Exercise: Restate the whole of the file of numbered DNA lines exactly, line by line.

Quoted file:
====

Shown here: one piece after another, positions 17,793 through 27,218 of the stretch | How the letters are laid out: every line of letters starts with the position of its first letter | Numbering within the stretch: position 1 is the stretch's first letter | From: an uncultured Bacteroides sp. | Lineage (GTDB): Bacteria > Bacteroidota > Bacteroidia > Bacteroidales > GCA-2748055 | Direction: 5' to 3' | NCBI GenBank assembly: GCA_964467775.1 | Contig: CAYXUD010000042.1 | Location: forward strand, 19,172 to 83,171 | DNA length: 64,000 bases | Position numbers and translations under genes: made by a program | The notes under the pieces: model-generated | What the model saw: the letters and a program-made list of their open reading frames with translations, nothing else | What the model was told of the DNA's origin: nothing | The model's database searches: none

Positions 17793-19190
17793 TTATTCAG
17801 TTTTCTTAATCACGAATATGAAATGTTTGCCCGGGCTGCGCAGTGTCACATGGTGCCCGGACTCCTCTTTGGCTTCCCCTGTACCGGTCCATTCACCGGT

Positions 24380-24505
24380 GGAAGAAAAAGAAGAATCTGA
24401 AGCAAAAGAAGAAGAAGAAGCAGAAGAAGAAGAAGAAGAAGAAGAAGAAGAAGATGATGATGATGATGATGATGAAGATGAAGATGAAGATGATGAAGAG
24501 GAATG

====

Shown here: one piece after another, positions 17,793 through 27,218 of the stretch | How the letters are laid out: every line of letters starts with the position of its first letter | Numbering within the stretch: position 1 is the stretch's first letter | From: an uncultured Bacteroides sp. | Lineage (GTDB): Bacteria > Bacteroidota > Bacteroidia > Bacteroidales > GCA-2748055 | Direction: 5' to 3' | NCBI GenBank assembly: GCA_964467775.1 | Contig: CAYXUD010000042.1 | Location: forward strand, 19,172 to 83,171 | DNA length: 64,000 bases | Position numbers and translations under genes: made by a program | The notes under the pieces: model-generated | What the model saw: the letters and a program-made list of their open reading frames with translations, nothing else | What the model was told of the DNA's origin: nothing | The model's database searches: none

Positions 17793-19190
17793 TTATTCAG
17801 TTTTCTTAATCACGAATATGAAATGTTTGCCCGGGCTGCGCAGTGTCACATGGTGCCCGGACTCCTCTTTGGCTTCCCCTGTACCGGTCCATTCACCGGT

Positions 24380-24505
24380 GGAAGAAAAAGAAGAATCTGA
24401 AGCAAAAGAAGAAGAAGAAGCAGAAGAAGAAGAAGAAGAAGAAGAAGAAGAAGATGATGATGATGATGATGATGAAGATGAAGATGAAGATGATGAAGAG
24501 GAATG